As seductive as certain perspectives of international law may appear to those who disagree with the outcome of the interpretative exercise conducted by this Court in the contempt judgment, sight must not be lost of the proper place of international law, especially in respect of an application for rescission. The approach that my Brother adopts may be apposite in the context of an appeal, where a court is enjoined to consider whether the court a quo erred in its interpretation of the law. Although it should be clear by now, I shall repeat it once more: this is not an appeal, for this Court’s orders are not appealable. I am deeply concerned that seeking to rely on articles of the ICCPR as a basis for rescission constitutes nothing more than sophistry.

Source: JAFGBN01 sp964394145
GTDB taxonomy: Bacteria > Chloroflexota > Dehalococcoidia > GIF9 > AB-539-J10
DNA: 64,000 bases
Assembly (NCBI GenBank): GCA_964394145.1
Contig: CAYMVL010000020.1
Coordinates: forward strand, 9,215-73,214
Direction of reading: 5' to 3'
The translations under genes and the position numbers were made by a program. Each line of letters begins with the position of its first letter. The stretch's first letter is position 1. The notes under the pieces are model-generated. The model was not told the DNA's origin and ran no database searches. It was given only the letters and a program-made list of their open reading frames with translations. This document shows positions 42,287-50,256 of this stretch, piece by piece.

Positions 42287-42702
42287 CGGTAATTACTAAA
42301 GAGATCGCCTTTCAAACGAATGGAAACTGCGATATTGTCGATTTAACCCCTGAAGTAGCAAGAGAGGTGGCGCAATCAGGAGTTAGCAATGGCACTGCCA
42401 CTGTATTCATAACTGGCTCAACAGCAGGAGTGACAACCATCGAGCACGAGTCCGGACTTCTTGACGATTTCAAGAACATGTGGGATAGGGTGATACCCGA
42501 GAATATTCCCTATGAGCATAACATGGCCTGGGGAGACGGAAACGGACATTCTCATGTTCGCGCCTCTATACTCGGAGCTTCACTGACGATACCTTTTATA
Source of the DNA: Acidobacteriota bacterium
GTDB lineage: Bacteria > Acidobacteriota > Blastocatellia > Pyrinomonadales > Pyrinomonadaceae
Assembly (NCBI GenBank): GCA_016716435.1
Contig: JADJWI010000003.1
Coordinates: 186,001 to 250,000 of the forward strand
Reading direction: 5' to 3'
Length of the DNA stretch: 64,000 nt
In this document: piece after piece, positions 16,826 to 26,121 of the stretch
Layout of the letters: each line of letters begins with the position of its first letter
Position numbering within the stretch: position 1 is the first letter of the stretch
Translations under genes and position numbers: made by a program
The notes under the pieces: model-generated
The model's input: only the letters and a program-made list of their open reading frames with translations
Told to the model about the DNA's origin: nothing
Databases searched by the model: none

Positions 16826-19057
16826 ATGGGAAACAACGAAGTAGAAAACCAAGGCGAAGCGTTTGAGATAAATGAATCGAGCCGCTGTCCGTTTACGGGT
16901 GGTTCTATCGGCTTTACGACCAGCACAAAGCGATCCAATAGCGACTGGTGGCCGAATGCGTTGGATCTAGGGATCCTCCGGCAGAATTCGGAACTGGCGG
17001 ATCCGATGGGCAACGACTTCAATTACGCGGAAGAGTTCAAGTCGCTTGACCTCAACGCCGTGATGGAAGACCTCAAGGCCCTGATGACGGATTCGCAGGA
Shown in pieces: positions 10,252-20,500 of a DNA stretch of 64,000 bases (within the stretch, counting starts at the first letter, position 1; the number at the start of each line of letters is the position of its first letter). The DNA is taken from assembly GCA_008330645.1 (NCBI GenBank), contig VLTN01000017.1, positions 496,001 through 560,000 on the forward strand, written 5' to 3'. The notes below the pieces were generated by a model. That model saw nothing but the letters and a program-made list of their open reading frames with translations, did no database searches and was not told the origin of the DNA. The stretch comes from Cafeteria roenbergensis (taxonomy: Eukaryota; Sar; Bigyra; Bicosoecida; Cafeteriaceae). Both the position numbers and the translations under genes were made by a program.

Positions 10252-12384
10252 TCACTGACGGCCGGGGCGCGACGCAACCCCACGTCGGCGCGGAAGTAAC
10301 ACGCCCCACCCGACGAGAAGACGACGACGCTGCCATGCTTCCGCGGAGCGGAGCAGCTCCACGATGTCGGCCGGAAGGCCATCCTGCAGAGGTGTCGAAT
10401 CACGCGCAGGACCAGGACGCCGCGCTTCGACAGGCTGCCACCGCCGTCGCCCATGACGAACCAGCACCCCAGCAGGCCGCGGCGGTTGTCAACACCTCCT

Most curious, though, was the reaction of the middle-classes, Malema’s traditional enemies, as his commitment became clear, and the scope of the ANCYL’s protest ambitions became apparent. They didn’t suddenly agree that nationalising mines or expropriating farmland would be a good idea. They did, however, express admiration, even respect – something that would have seemed unlikely in the extreme the day before. .. A little bit of sympathy can be a powerful thing. Where the chattering classes were dismissive, at best, of Malema before, a kernel of doubt has been planted. Could he be worth listening to? Is there perhaps sense to be divined in the mess that is his ideology? It won’t last, probably, but getting people who normally wouldn’t is the point of any protest. Even if Malema is utterly ignored by the government, and the JSE, and the Chamber of Mines, he’s already succeeded in a small way. Mostly, though, Malema has suddenly become an inspirational political figure, somebody who achieved a tangible and difficult goal through sheer determination. There aren’t many others we can say that about, and none who can reach disenchanted young people as Malema does. That, too, is a lever of power. – Phillip de Wet at Daily MaverickBACK TO TOP